In the newly established College of Business and Administration, Corolyn became the first chair of the newly-formed Accounting Department. “I was known as the ‘founding mother,’ whatever that is,” she laughs.

Next, Paul got to work establishing ties to the Philadelphia business community. He modelled his approach on what he saw at Darden with their Associates Organization. “It was difficult, but one of the important functions I felt I had to fulfill was to get senior business people committed to support the business school,” says Paul.

One of his major achievements was establishing the first endowed academic chair at the University in 1982, named after accounting professor Edward G. Sutula, MBA/CPA who taught at Saint Joseph’s for 40 years before retiring in 1990. Supported by 30 alumni donors as well as Foundations of the major accounting firms in Philadelphia,, the Edward G. Sutula Alumni Chair of Accounting has drawn preeminent faculty to the University.

Paul also brought notable business professionals to teach on campus and successfully advocated for the University to invest in a student computer lab with desktop computers, a relatively new phenomenon at that point in time and thought by many in the University to be a passing fad.

A New Chapter

After years of working together, Corolyn and Paul fell in love and married in 1985 . Within a couple years, Paul stepped down as dean and returned to full-time teaching, but he and Corolyn continued their deep commitment to the business school.

“They were very good to me when I came back to be the dean,” says DiAngelo, who assumed leadership in 2000. “They were always willing to step up and do what needed to be done.”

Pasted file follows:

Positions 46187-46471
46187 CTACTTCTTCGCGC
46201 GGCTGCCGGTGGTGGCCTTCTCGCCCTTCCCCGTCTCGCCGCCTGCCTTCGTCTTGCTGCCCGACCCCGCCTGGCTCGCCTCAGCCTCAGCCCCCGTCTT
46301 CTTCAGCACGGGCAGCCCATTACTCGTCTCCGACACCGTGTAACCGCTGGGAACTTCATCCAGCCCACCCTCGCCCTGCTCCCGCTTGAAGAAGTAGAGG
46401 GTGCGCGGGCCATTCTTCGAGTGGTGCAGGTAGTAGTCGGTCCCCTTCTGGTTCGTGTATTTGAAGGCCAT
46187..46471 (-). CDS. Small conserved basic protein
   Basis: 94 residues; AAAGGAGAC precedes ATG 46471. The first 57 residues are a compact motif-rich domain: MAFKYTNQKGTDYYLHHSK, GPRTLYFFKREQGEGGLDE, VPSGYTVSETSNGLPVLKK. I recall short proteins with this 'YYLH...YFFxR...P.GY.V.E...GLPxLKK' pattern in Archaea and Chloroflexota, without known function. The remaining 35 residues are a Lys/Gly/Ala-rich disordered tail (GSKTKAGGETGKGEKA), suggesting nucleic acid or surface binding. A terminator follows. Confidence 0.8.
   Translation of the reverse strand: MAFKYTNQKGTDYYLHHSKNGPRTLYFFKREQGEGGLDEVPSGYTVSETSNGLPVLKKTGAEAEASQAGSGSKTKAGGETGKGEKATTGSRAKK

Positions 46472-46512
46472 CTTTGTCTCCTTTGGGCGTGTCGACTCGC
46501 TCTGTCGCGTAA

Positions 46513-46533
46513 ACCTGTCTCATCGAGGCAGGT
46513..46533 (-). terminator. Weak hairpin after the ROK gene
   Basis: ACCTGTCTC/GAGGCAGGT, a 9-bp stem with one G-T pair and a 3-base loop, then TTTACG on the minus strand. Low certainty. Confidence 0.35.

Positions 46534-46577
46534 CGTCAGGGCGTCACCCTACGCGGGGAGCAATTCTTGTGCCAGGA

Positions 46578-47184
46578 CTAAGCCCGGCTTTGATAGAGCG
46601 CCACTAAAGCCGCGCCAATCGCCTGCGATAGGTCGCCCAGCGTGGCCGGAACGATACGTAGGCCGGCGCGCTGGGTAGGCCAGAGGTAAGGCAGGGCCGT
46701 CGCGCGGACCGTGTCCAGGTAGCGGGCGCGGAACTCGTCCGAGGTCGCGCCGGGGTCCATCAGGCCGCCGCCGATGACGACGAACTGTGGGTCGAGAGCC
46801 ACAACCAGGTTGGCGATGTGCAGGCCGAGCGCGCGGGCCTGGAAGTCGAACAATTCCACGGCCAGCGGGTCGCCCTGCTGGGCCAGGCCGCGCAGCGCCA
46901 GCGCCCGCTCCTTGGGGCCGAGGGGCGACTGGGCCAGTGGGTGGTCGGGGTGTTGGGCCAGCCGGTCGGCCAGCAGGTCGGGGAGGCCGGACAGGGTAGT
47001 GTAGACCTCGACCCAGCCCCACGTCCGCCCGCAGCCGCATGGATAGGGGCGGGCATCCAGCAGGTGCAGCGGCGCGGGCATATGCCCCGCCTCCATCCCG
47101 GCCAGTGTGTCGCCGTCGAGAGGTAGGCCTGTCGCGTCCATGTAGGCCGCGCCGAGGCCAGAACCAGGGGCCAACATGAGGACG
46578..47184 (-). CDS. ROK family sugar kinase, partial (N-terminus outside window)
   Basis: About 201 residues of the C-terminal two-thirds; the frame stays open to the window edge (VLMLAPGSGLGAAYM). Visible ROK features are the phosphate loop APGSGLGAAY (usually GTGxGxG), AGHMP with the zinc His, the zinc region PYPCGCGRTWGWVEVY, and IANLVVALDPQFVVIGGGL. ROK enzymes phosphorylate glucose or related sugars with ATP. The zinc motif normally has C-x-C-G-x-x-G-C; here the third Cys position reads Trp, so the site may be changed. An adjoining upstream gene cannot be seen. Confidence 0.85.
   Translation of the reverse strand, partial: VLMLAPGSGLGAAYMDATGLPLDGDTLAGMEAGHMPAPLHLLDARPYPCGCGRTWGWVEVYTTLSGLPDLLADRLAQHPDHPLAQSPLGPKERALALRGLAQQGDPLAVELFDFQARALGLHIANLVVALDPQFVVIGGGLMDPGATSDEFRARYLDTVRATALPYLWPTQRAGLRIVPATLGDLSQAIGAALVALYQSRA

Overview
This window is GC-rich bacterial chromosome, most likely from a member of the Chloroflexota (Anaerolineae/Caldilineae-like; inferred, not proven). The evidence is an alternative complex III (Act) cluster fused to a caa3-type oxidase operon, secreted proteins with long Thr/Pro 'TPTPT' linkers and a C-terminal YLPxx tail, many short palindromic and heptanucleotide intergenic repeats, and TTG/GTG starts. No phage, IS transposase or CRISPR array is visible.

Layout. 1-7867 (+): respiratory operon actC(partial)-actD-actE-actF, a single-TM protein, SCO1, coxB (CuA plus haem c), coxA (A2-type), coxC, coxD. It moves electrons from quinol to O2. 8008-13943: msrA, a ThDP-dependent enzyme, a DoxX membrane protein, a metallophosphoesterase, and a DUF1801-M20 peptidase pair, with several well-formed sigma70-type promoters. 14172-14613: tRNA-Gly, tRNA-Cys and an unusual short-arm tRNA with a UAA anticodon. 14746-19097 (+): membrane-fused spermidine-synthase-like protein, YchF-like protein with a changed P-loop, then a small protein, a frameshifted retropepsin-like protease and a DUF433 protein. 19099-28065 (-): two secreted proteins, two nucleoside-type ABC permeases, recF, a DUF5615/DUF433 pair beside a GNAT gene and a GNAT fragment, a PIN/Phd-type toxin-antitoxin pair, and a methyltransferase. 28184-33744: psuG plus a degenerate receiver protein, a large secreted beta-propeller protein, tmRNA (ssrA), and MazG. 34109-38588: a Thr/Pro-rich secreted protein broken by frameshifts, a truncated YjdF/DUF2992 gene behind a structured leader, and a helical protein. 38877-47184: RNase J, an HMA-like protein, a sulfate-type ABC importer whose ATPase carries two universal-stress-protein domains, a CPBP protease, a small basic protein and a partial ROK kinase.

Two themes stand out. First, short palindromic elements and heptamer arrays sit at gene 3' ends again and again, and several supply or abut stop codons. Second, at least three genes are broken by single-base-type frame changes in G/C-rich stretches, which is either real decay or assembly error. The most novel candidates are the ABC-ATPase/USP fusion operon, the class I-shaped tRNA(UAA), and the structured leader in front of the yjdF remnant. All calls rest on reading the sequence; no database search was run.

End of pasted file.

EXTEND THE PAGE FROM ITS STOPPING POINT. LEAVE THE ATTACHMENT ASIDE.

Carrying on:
In 2006, Corolyn and Paul retired to the coast of North Carolina. They soon returned to teaching, this time virtually.

For five plus years, the duo connected with Saint Joseph’s graduate students online to teach corporate finance, financial planning and investment securities analysis courses.

“We were hard to get rid of,” jokes Corolyn. “We were in the days of chalk dust and blackboards when we started at St. Joe’s. The technology has just blossomed through the years. To my mind, it has been all good.”

Augmenting Their Legacy of Learning

Recently, the Fosters began thinking about their legacy as educators. They made plans to include Saint Joseph’s University in their estate planning, establishing The Paul L. Foster, Ph.D. and Corolyn Clark Foster, Ph.D. Scholarship for students studying accounting or finance at Saint Joseph’s.

“St. Joe’s in many ways is big enough to have the resources and opportunities to serve a number of needs,” says Corolyn, “but it still has never completely lost that small college character.”

Although many things have changed since the Fosters’ first days on Hawk Hill, Corolyn and Paul see a constant of students being encouraged to work collaboratively to innovate – and sometimes fail – so they can become the informed and ethical leaders of tomorrow.

“Much as we enjoyed our years there, we wanted to give a student the opportunity to enjoy their college years there,” said Corolyn. “We would like to do the small part we can to help students have a St. Joe’s experience."